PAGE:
The Brazilian currency is called “real” (plural:
reais). It is divided in cents (“centavos”) and represented as R$XX,YY. Notice
that cents are separated from reais by a comma. Its value vis-à-vis foreign
currency suffers large fluctuations. During 2015, the exchange rate oscillated between
US$1 = R$2,60 and R$4,10, or 1 Euro = R$2,90 to R$4,60.
According to the Big Mac Index, in July 2015 the
effective exchange rate was US$1 = R$2,80.
In July 2017 you may expect an exchange rate not
far from R$3,00 for one American dollar. If you are lucky, one American dollar
may correspond to R$4,00. That is unpredictable.
For people coming from North America or Europe, the
price of Brazilian goods and services is usually regarded as very cheap. The
same quality of hotel room you can get in the United States by US$200 or in
Europe by €200 can be obtained in Brazil by about R$200 to R$300 – that is,
nearly half or one third of the value. You can find excellent inexpensive clothes
and shoes. Food in Brazilian restaurants is also cheap for international
standards, besides being plentiful.
Most payments, in Brazil, should be made with
Brazilian money. However, you do not need to bring Brazilian cash with you. It
is easy to exchange Euros, American Dollars and British Pounds in Brazil. Check
the current exchange rate a few days before you travel to Brazil. Banks are the
best place to exchange money.
Brazilian airport money exchanges usually have a
bad exchange rate and they charge a fee to exchange money. For amounts less than US$100, this fee might
be 10% of the amount you are exchanging. For larger amounts of money (say over US$500),
this fee will only be a fairly small percentage of the amount exchanged. The
only time you might want to consider using an airport money exchange in Brazil
is if you do not have an ATM card, and you need money for a taxi or bus. If you
do desperately need to exchange money at a Brazilian airport, ask the help desk
where you can find “Banco do Brasil”
(a public Brazilian bank).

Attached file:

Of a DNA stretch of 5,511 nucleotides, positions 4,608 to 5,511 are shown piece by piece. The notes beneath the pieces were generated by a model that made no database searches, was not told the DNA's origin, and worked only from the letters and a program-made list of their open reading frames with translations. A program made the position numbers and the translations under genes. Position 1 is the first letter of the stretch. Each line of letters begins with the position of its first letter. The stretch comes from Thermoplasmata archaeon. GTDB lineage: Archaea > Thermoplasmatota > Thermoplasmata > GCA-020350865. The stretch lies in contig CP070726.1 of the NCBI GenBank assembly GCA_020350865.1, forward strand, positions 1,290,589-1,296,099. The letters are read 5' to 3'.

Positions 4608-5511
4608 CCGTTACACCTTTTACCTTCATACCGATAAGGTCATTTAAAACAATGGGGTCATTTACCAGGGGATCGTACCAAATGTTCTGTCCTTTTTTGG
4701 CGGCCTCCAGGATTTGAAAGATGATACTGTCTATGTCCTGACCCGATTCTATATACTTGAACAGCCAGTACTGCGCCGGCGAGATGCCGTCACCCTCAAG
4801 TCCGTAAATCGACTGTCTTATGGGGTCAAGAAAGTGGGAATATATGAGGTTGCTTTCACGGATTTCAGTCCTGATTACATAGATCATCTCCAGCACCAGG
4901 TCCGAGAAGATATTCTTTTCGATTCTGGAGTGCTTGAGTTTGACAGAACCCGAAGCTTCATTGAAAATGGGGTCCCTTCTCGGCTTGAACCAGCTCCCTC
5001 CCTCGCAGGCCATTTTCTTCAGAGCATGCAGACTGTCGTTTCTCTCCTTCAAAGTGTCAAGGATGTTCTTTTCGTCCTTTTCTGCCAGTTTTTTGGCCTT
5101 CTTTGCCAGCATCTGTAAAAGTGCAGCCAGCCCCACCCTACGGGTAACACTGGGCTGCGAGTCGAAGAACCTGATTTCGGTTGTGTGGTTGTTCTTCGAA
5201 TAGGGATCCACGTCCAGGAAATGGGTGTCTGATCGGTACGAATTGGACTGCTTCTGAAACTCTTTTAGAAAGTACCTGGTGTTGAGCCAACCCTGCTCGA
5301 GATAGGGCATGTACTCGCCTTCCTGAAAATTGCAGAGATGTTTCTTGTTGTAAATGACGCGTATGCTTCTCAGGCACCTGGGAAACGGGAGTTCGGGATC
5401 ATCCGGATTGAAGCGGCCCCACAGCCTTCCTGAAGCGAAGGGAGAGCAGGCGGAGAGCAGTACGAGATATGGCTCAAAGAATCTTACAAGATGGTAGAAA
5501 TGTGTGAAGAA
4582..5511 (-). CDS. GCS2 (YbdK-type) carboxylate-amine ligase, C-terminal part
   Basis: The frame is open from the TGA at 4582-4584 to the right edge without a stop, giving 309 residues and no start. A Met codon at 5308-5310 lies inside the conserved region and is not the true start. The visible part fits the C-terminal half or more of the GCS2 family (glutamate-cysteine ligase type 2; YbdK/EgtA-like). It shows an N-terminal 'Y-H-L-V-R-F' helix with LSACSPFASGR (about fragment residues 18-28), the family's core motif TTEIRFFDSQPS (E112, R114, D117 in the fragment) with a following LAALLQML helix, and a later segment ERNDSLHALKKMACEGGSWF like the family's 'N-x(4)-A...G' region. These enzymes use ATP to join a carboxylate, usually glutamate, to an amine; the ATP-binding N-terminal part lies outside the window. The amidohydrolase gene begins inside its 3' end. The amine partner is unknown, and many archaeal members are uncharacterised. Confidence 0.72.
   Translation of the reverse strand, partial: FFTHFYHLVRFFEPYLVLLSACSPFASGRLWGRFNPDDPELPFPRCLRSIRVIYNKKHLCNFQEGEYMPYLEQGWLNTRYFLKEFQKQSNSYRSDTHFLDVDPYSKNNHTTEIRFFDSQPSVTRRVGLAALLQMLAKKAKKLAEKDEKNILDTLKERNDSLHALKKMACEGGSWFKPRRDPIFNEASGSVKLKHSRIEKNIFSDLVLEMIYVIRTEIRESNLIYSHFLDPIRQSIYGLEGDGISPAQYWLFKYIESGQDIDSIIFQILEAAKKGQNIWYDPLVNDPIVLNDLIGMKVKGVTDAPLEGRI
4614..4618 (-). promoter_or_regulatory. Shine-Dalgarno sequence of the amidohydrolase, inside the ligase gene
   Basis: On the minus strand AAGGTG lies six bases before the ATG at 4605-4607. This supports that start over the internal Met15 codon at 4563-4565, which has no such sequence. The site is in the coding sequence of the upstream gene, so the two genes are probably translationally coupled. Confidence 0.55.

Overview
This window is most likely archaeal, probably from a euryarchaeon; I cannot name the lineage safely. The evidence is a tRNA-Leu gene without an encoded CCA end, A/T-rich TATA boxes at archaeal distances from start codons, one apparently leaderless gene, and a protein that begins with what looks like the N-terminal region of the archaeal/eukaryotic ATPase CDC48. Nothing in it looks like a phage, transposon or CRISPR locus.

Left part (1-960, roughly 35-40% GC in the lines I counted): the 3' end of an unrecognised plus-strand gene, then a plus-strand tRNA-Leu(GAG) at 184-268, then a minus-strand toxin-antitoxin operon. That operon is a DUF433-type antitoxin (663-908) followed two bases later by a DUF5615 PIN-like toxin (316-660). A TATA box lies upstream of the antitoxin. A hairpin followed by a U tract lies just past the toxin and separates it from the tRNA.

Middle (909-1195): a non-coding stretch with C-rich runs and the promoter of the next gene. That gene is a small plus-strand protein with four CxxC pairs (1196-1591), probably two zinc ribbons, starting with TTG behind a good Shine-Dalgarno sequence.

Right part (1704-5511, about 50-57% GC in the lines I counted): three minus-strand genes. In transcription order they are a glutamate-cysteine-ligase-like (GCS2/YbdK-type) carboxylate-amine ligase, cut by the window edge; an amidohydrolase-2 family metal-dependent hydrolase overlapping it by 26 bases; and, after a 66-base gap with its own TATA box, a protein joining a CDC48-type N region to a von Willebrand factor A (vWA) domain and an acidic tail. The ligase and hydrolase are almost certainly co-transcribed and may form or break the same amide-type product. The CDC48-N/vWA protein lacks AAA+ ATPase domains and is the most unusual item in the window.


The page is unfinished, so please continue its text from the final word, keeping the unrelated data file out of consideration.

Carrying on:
Alternatively, you can withdraw Brazilian money
from cash machines (ATMs) using your international bank card. Never use ATMs on
the streets: use those inside banks, shops or shopping malls, for safety
reasons. One important thing to note is that for security reasons most bank
ATMs stop dispensing cash after 8pm, although Banco 24 Horas in large
supermarkets will dispense until 10pm. Airport ATMs are the only ones that
dispense cash all hours.
Credit cards are usually accepted at shops,
restaurants and hotels, without any additional charge. It’s a good idea to
inform your credit-card issuer about your trip before you leave so that the
card isn’t stopped for uncharacteristic use.
Tipping rules: at some places – especially
restaurants – a 10% tip is a rule. The restaurant bill will usually include
this tip. Keep in mind two things: firstly, you are expected to pay this and if
you don’t it will cause enormous offence; secondly, you are not expected to pay
any more than this.
Brazilian people seldom give tips to hotel
personnel, but foreign travelers are sometimes expected to do so. You might be
willing to give a R$10 to R$20 tip to hotel people who carry your luggage or
who do some other special service. Taxi drivers do not usually expect tips, and
the price is shown at the taximeter. However, it is usual to round off the
value (for instance: you could pay R$20 if the taximeter indicates R$18). In
the case of other services, such as hairdresser, cosmetology, manicures and
pedicures, a 10% tip to employees (not to the owner!) will be fine.